Humorous observations about the habits of Kent commuters is proving to be a hit.
Headcorn man Andy Leeks has just published the second book in a planned series called As They Slept - a comical study in diary form about his fellow train travellers. A third and fourth account is also in the pipeline.
Every morning, Mr Leeks catches the 7.11am train from Headcorn to London's Cannon Street station, in time for work as a City accounts executive.
His idea to start writing originated when he informed Facebook followers everybody around him on the train was asleep.
Mr Leeks said: "I got a raft of responses saying there was nothing strange about that. Everybody does, and why wasn't I asleep, too?"
He responded he could use his time more productively by writing a book on his 65-minute journey. And so he did. Every day for three months he wrote down his observations - a chapter a day.
Family man Mr Leeks, 33, who lives with his expectant wife Emma in Smarden Road, along with their three-year-old daughter Charlotte, said: "There's so much to observe and note.
"Commuters are very territorial. It starts on the platform, always standing at the same spot and aiming for the same seat."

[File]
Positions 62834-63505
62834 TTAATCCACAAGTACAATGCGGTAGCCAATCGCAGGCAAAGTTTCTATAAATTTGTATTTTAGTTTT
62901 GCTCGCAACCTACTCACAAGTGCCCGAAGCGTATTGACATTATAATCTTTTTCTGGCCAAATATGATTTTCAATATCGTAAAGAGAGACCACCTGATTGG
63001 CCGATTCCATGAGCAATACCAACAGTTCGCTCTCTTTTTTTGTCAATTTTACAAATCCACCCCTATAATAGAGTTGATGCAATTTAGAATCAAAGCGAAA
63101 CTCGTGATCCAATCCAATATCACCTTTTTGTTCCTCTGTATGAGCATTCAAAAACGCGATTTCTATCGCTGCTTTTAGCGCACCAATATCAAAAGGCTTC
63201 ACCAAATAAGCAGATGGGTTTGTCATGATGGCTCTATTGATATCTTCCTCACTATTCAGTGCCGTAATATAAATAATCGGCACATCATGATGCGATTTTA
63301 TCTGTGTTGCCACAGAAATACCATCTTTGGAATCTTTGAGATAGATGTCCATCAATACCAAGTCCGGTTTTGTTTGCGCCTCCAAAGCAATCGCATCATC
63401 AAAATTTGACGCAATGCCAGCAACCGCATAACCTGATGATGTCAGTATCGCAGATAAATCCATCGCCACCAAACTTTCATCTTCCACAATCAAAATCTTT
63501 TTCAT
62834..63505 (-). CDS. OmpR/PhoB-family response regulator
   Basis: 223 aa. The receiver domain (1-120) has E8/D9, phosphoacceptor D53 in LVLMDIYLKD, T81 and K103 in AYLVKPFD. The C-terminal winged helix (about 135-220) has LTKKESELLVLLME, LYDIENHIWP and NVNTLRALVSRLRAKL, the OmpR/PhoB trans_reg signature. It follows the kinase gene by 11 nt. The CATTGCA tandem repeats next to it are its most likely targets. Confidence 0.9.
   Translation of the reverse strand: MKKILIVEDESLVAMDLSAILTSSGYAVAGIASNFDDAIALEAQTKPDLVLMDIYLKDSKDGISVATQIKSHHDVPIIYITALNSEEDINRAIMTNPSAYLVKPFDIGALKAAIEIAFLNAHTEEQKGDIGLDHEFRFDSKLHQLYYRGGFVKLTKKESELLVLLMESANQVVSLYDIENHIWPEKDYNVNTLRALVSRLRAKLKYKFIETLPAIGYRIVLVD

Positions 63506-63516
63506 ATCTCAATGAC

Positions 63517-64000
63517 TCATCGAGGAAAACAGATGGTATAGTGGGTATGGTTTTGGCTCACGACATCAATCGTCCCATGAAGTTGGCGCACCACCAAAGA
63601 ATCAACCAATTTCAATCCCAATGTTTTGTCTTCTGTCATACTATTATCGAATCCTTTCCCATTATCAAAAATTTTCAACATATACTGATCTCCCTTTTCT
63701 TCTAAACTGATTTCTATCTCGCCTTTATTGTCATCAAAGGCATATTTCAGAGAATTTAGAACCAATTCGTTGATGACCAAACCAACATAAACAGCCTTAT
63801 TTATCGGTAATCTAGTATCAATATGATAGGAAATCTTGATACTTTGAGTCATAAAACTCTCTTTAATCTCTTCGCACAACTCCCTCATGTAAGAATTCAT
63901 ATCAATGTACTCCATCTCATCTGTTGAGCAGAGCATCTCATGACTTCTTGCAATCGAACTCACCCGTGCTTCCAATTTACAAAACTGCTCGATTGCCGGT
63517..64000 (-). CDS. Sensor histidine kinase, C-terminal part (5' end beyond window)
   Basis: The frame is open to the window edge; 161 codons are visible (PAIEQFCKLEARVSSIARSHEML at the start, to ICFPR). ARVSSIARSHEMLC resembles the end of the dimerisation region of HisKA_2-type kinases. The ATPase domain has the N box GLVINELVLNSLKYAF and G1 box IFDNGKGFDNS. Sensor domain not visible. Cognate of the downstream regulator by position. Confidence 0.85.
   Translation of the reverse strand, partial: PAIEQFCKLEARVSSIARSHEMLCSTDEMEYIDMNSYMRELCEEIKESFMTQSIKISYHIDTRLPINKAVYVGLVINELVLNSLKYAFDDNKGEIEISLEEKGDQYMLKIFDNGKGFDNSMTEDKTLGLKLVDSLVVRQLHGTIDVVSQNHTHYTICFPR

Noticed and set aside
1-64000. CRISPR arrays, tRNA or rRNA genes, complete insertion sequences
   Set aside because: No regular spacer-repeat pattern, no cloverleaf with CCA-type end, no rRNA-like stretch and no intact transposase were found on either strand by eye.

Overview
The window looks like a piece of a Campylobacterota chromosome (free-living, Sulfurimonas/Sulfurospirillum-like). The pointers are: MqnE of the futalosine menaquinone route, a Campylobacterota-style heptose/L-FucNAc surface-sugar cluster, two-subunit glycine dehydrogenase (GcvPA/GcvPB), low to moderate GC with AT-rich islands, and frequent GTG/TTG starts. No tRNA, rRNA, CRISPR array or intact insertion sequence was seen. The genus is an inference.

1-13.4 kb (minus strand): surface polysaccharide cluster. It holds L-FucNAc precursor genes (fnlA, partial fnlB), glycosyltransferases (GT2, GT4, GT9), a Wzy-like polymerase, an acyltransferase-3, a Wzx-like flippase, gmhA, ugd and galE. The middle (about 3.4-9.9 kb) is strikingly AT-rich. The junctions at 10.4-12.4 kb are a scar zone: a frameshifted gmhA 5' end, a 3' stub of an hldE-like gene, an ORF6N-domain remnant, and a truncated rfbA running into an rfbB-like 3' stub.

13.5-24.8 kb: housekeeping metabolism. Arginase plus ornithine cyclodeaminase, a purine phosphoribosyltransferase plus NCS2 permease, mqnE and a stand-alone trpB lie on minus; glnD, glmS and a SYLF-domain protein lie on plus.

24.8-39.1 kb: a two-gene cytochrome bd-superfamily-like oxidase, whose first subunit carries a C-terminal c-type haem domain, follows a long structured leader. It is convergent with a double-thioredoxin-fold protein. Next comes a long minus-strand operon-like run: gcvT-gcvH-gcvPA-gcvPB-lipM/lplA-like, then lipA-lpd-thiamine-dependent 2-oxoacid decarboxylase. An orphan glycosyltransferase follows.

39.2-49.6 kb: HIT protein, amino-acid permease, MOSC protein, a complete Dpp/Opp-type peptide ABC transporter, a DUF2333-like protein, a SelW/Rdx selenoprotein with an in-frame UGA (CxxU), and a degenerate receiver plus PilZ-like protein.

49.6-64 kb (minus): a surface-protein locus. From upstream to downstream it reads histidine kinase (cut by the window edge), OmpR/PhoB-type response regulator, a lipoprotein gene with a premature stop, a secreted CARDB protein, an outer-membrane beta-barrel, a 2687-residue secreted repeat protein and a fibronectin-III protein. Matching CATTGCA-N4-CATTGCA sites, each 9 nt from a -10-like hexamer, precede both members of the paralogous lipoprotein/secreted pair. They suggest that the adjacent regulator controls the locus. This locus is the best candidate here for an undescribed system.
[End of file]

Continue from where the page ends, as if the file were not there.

He added: "When the train carriage stops at a slightly different position, it's interesting to see the concern on their faces, it looks like their world has ended.
"And then there's a few noisy ones among the sleepers - mobile phones and lap tops singing, munchers on packets of crisps, and apple crunchers.
"Commuters are very territorial. It starts on the platform, always standing at the same spot and aiming for the same seat..." - Andy Leeks
"Not forgetting the loud office worker who wants the whole carriage to hear, while on the phone, he's going to arrive in late.
"There's always something going on, even those who wake up and find they've missed their station."
His first book can be downloaded on Kindle and bought in print from Amazon.
The second one is just out, available at Amazon for £6.99, with parts three and four to follow shortly.
And Mr Leeks hopes his musings could be the basis for a TV or film script. "I shall be looking into this possibility in the near future with an agent," he said.